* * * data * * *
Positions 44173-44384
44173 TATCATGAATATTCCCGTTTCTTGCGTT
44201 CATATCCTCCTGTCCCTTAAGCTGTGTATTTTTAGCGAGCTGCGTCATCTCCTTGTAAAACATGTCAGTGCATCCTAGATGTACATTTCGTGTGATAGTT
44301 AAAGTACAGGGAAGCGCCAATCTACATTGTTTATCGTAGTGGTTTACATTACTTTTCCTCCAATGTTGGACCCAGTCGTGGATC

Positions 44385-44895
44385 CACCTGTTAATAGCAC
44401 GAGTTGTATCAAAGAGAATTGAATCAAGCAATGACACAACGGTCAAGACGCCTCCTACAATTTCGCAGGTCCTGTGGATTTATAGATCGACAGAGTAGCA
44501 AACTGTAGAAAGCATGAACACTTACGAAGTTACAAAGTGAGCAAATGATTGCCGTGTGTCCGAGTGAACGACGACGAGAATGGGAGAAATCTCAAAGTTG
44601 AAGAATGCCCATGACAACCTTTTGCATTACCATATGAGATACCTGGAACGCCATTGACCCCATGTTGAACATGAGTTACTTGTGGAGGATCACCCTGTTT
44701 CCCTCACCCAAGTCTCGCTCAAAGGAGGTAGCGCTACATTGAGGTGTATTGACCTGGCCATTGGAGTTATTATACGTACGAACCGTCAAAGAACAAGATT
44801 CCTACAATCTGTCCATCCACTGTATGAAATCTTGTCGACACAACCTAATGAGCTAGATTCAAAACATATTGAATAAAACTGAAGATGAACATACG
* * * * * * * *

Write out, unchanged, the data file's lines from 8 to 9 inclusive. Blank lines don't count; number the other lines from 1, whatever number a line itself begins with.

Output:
44501 AACTGTAGAAAGCATGAACACTTACGAAGTTACAAAGTGAGCAAATGATTGCCGTGTGTCCGAGTGAACGACGACGAGAATGGGAGAAATCTCAAAGTTG
44601 AAGAATGCCCATGACAACCTTTTGCATTACCATATGAGATACCTGGAACGCCATTGACCCCATGTTGAACATGAGTTACTTGTGGAGGATCACCCTGTTT